I don’t post about my personal life on the blog, since my goal is to give you the information you need to make the right medical choices for yourself or your loved ones.
But today I want to talk about something personal that can also help you with necessary, but often painful, decisions. A week ago, my granddad passed away. He was 90 years old.
Although I’ve been working in senior health care for a while, experiencing my grandfather’s terminal illness and death was the first time I was on the other side. For the first time, I was the family member facing fear and grief. And while I wasn’t the one making medical decisions, I did support my mom throughout the ordeal.
Our family dealt with the full range of issues facing caregivers: serious terminal illness, deteriorating health, ambulance transports, extended hospital stays, nursing home admissions, hospice care, and finally, funeral homes.
Here is what I learned from the experience, and I hope it can help some of our readers who find themselves in a similar situation.
1. Remember to say “I love you.”
In a way, our family was fortunate that Grandpa’s death was a gradual process. We were able to come together, bring up the things we never had the courage to talk about before, and say our goodbyes. We had the time to ask him forgiveness, to tell him we loved him, to receive his blessings.
Not everyone has that opportunity. Some people lose their loved ones in an instant to a heart attack or stroke. Others might still be with their parents physically, but their parents no longer recognize them. Don’t wait to tell the people close to you how much they mean to you.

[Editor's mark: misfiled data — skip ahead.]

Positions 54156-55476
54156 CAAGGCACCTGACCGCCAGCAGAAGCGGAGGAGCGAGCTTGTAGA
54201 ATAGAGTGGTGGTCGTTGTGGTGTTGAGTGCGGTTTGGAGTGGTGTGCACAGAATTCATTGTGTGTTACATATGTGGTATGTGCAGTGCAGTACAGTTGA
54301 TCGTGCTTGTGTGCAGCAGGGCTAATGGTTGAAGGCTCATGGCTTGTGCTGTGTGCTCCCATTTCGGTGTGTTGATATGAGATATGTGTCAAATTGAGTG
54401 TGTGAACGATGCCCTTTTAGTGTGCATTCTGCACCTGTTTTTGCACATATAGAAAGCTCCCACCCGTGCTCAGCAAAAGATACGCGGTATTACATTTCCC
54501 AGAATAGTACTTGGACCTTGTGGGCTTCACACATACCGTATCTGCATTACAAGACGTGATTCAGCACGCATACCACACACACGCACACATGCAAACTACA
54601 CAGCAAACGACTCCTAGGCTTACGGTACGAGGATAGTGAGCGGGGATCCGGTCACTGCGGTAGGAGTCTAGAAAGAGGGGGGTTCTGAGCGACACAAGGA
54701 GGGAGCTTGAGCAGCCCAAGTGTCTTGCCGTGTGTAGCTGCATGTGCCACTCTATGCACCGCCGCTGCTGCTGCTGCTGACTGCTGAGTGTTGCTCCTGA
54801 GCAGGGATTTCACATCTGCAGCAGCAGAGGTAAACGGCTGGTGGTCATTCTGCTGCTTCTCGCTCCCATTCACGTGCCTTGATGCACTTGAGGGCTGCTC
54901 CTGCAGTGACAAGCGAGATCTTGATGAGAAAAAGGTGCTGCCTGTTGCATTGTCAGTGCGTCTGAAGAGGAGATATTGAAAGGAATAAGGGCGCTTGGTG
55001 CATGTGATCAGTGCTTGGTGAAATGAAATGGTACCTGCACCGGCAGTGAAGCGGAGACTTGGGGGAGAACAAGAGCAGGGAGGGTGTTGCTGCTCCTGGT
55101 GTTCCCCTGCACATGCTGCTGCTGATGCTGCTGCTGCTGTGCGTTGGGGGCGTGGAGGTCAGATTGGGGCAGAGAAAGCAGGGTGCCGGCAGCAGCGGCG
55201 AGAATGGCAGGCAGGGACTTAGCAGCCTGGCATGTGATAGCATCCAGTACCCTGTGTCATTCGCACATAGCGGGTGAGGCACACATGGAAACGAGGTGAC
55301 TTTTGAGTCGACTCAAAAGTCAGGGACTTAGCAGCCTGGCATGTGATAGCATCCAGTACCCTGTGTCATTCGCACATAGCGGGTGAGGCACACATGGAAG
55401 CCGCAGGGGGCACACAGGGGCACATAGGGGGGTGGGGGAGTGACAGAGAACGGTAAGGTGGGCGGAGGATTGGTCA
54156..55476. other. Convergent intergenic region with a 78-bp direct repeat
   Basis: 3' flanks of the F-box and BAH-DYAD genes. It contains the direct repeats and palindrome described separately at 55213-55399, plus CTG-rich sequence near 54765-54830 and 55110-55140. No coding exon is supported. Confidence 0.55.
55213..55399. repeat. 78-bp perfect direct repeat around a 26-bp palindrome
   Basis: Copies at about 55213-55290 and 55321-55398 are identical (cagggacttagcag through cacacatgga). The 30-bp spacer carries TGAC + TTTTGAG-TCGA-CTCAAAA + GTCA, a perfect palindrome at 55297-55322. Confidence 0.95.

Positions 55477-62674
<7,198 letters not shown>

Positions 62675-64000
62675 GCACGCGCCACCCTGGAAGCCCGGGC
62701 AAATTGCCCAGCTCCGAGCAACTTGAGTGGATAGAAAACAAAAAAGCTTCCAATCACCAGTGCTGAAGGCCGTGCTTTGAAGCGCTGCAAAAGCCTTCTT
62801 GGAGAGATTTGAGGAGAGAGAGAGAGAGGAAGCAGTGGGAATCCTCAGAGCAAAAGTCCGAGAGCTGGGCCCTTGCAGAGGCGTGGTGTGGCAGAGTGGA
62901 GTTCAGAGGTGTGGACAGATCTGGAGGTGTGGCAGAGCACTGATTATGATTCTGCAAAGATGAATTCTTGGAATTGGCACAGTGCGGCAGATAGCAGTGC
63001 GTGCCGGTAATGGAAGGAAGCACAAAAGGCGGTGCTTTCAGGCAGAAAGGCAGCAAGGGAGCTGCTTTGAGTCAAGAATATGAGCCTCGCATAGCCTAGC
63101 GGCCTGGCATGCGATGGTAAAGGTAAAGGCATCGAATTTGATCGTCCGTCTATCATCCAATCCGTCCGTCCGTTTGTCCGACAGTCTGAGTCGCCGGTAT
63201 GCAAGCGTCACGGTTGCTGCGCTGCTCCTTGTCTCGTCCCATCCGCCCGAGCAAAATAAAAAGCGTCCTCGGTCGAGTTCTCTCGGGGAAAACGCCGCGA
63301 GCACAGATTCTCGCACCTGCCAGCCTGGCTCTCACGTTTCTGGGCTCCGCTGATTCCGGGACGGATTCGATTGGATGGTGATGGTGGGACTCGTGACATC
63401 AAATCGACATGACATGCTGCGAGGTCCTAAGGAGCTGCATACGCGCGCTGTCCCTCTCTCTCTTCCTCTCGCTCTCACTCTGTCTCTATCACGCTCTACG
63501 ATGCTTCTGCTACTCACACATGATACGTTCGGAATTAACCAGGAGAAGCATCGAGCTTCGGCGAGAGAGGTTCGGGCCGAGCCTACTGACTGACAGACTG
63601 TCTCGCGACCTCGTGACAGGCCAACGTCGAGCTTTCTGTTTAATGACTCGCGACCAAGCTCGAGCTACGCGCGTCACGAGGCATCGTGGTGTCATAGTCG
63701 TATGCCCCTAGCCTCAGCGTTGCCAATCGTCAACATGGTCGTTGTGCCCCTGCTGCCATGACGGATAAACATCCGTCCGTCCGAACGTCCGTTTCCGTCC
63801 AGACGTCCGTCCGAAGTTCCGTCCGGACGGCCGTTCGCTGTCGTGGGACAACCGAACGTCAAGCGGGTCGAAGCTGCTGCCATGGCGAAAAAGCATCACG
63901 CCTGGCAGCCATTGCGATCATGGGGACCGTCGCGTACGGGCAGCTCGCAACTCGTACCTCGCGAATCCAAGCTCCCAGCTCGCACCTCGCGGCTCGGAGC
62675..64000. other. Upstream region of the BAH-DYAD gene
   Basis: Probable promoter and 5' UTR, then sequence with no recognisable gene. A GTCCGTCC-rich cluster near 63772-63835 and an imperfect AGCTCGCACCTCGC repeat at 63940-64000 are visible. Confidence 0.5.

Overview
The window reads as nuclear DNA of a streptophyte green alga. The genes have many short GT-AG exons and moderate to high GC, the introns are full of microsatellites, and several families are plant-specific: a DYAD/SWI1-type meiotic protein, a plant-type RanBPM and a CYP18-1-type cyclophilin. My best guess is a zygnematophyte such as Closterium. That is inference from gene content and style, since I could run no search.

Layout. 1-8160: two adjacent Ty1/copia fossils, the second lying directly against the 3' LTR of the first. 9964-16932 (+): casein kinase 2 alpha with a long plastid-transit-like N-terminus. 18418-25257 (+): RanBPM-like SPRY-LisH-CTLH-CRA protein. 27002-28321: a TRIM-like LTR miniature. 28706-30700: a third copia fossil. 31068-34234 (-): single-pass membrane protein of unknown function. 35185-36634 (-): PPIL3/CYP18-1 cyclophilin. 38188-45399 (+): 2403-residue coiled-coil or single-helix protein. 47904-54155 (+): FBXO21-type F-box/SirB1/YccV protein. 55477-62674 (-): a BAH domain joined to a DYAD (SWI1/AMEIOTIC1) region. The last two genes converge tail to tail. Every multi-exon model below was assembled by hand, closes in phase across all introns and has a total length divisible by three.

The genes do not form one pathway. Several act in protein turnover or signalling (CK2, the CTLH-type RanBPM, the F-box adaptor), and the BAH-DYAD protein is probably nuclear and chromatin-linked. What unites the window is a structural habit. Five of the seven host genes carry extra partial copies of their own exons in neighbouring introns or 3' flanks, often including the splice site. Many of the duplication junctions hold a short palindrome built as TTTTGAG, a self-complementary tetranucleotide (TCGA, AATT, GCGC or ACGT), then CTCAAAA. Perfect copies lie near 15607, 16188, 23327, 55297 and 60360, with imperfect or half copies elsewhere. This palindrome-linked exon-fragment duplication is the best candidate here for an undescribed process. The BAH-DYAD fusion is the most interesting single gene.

2. Everyone grieves differently.
And that’s okay. We don’t all have to mourn the same way. Don’t make a family member feel bad for “not being sad enough.” And the reverse is true as well—some people just need to cry until they feel better. And others just need to laugh to help through their grief.
The main thing is to process the grief and not to let it come out in unhealthy ways, such as drinking or binge-eating.
3. Signing a DNR can be traumatic.
At some point in your loved one’s illness, you may realize that signing a DNR is the best thing you can do for them. It may even be something they themselves requested. Even if it was always on the table, actually signing an order not to resuscitate your loved one can be wrenching. My mom said later that it felt like signing her father’s death warrant.
When you know you’re going to sign the order, prepare yourself in advance. Practice deep breathing and use positive affirmations to help you through the process. You may want to repeat a statement like, “I am doing what’s best for my spouse/dad/mom” until you feel strong enough to sign the paper.
4. Don’t underestimate the power of a support group.
All caregiving children should join a support group for family caregivers. Members of support groups provide emotional support and valuable advice to each other. Having people who know what you’re going through hold your hand throughout your journey is a tremendous help when you’re dealing with a sick parent.
My mom is part of an incredible group of devoted caregivers who meet weekly to support each other. They carried her through my grandfather’s last days, and now that she’s emerged in one piece, she can give back to others in the same situation.
5. Consider palliative care or hospice early on.
Palliative care and hospice care are two sides of the same coin. They both focus on easing the patient’s pain and helping them stay as comfortable as possible. The main difference between them is that palliative care provides pain relief and symptom management in conjunction with treatments, and hospice care stops treatment and focuses on dying with dignity.
Consider these options soon after diagnosis of a terminal illness, so the patient has the best chance of living out his last days at home or his long-term care facility, in comfort and dignity.